The risk for severe thunderstorms on Saturday is on the increase, and NOAA’s Storm Prediction Center has ratcheted up its severe weather outlook for the start of the three-day holiday weekend.

While the greatest threat of severe weather will be further northwest, the SPC has now included Scott County on the eastern fringe of an “enhanced risk” outlook for severe weather on Saturday. An “enhanced risk” means there is a 30 percent chance for severe weather. Previously, Scott County was in a “slight risk,” meaning a 15 percent chance for severe weather. Further north and west, along the upper Mississippi River Valley, the SPC has highlighted a “moderate,” or 45 percent, risk for severe weather.

The National Weather Service in Morristown continues to bump up storm chances for the northern Cumberland Plateau, now calling for a 50 percent chance of storms on Saturday, a 60 percent chance Saturday night and a 70 percent chance on Sunday.

NWS-Morristown remains rather vague in its mention of severe weather potential, except to say that the biggest threat is north of Interstate 40 on Saturday, and that strong-to-severe storms are possible again on Sunday.

For now, quite a bit of uncertainty remains this far east. Further west, across the Ozarks and into the Missouri bootheel, an outflow boundary from a cluster of thunderstorms that are expected tonight should serve as an initiator for storms to start firing on Saturday, and moderate wind shear and very unstable air could help create a dynamic situation where all modes of severe weather — including tornadoes — are possible.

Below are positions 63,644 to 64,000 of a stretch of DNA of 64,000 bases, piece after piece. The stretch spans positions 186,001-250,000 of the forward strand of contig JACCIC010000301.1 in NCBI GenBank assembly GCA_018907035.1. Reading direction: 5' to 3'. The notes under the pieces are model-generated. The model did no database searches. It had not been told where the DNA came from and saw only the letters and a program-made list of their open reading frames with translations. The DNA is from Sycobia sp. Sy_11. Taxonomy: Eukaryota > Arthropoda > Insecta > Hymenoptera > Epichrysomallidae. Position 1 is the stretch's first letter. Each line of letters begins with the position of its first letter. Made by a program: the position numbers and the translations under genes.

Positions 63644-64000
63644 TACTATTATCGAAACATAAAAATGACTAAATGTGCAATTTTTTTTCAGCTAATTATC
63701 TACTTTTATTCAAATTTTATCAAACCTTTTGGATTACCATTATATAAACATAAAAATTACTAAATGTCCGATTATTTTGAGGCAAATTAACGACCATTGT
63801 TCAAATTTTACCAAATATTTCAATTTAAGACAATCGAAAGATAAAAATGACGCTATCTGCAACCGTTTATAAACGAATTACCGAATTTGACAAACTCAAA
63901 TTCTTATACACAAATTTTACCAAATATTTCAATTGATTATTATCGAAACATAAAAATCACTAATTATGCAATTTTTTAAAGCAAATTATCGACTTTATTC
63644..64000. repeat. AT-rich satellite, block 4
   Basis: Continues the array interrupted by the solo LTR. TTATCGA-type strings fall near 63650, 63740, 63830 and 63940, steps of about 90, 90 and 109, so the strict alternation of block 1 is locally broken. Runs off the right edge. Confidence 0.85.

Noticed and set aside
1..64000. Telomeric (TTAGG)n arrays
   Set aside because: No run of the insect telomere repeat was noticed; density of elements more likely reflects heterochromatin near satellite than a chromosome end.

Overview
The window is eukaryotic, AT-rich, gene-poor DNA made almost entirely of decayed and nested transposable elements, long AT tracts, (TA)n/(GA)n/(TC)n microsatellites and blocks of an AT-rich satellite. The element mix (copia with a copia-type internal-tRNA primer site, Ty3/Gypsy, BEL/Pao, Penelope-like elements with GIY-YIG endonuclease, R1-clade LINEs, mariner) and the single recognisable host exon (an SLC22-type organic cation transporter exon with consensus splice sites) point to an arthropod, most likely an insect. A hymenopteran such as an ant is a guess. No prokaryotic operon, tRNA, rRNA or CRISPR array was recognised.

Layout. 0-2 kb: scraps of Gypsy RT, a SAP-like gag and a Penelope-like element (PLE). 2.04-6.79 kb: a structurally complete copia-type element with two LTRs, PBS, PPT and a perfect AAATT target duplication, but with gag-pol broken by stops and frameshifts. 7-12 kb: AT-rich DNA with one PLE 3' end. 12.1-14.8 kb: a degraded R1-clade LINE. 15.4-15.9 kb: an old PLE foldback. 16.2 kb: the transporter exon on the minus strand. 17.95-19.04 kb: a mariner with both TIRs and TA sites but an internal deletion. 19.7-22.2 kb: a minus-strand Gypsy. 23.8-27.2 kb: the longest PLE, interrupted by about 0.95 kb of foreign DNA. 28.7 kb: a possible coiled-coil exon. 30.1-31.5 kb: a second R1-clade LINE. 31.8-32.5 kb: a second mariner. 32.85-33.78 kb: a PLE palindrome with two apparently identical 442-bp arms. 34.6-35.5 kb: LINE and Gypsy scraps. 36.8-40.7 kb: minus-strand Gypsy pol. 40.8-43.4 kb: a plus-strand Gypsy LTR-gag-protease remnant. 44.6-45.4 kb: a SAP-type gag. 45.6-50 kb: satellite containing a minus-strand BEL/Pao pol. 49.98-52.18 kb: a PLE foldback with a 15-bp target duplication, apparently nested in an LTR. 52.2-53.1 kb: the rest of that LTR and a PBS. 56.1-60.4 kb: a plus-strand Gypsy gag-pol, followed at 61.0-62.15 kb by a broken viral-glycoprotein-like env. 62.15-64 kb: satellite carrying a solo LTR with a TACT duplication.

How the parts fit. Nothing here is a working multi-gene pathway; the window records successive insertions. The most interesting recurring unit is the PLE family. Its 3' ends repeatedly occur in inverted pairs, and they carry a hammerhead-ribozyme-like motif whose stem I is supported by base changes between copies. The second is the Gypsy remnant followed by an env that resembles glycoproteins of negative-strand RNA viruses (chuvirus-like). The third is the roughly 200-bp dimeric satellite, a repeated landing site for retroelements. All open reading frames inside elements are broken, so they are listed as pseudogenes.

This far east, however, the dynamics are less impressive. Still, the lower level jet will be sufficiently tilted to keep a severe weather threat in place here, and any storms that develop during the afternoon hours could become strong or severe. The tornado threat is minuscule here, but forecast soundings are sufficient for straight-line winds and large hail.

One major caveat is whether the atmosphere will be capped, which would help limit storm formation. The NAM model is showing that scenario, whereas other models are weaker with the cap. If the atmosphere remains capped through the afternoon, there will be fewer thunderstorms — meaning the storms will be more scattered in nature and not everyone will see rain.

Eye to the Sky is a weather blog by Independent Herald editor Ben Garrett. Garrett is a weather enthusiast who has long blogged about interesting weather on his personal website. He is not a professional forecaster or a meteorologist and information on this blog should not be considered a substitute for forecasts, advisories or other products from the National Weather Service.